Arbitration & ADR, Insights

Third-Party Funding in International Arbitration: Disclosure Obligation as an Antidote to Conflicts of Interest in Third-Party Funding Arrangements.

INTRODUCTION

The escalating costs associated with international arbitration have emerged as a significant concern, given their potential to reach exorbitant levels. These increasing costs have transformed into a formidable obstacle for the parties involved, fueling concerns that arbitration may only be accessible to “deep-pocket” entities or individuals, thereby potentially denying meritorious claims access to justice due to financial impediments. These increasing costs associated with international arbitration have compelled parties to seek external financial assistance.

Third-party funding (“TPF”) as an example of external financial assistance has emerged as a very recent and rapidly trending approach to financing international arbitral proceedings, swiftly becoming one of the most discussed and debated topics in the field. TPF originally existed in litigation in various forms and in several jurisdictions, however, it has witnessed exponential growth in international arbitration over the years. Entities, corporations, and individuals have come to view TPF as a convenient substitute for self-financing disputes. For some parties to arbitral proceedings, TPF is not a discretionary choice but a compelling necessity, while others opt for TPF as a means to safeguard their financial resources while ventilating their claims before an arbitral tribunal. Essentially, the concept of TPF raises numerous legal concerns, some of which are whether the funded party is obligated to disclose the existence of TPF, the identity of the funder, the terms of the TPF agreement, and the timeframe for such disclosure. This article seeks to analyze the concept of TPF, the legal issues associated with TPF, and the disclosure obligation under relevant regulations.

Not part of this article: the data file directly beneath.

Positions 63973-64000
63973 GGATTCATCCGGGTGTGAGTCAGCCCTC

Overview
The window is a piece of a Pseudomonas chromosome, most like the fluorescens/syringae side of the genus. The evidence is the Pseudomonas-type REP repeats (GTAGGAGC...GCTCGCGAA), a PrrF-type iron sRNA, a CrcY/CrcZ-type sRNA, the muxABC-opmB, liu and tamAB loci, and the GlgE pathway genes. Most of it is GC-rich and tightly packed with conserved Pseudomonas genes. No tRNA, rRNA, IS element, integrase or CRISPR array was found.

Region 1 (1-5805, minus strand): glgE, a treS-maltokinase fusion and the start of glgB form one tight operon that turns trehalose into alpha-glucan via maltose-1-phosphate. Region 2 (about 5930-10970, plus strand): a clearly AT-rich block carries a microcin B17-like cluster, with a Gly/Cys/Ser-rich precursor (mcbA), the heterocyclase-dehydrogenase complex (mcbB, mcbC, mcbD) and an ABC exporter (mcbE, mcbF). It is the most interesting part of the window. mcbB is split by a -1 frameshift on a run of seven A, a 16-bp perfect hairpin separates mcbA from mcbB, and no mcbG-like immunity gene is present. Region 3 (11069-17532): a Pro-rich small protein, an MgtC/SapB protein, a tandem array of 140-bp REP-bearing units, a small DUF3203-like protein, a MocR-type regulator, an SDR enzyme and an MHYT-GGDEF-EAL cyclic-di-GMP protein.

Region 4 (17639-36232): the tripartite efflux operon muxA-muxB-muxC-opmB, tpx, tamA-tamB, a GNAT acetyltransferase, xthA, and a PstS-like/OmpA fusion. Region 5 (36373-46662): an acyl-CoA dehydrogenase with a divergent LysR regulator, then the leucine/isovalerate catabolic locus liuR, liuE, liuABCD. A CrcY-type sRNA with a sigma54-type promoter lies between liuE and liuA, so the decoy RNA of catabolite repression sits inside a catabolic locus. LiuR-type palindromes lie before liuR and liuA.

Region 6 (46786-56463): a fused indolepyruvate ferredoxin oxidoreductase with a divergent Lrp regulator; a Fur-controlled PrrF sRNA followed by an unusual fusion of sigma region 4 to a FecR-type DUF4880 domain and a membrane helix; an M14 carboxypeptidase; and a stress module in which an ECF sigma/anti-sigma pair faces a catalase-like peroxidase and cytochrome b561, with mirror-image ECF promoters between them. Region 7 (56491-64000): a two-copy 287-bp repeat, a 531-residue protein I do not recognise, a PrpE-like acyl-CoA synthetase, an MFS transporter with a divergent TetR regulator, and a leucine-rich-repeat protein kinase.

The Concept of Third-Party Funding

Third-party funding (“TPF”) has multifarious definitions owing to the difficulties associated with defining the concept. These difficulties may be attributed to the fact that economic interests in a dispute may take many shapes and sizes. In analyzing these difficulties, W. Park and C. Roger enunciated that “economic interests in a party or a dispute can come in many shapes and sizes. Arrangements may be structured as debt instruments, equity instruments, risk-avoidance instruments, or as full transfers of the underlying claims. Some agreements…

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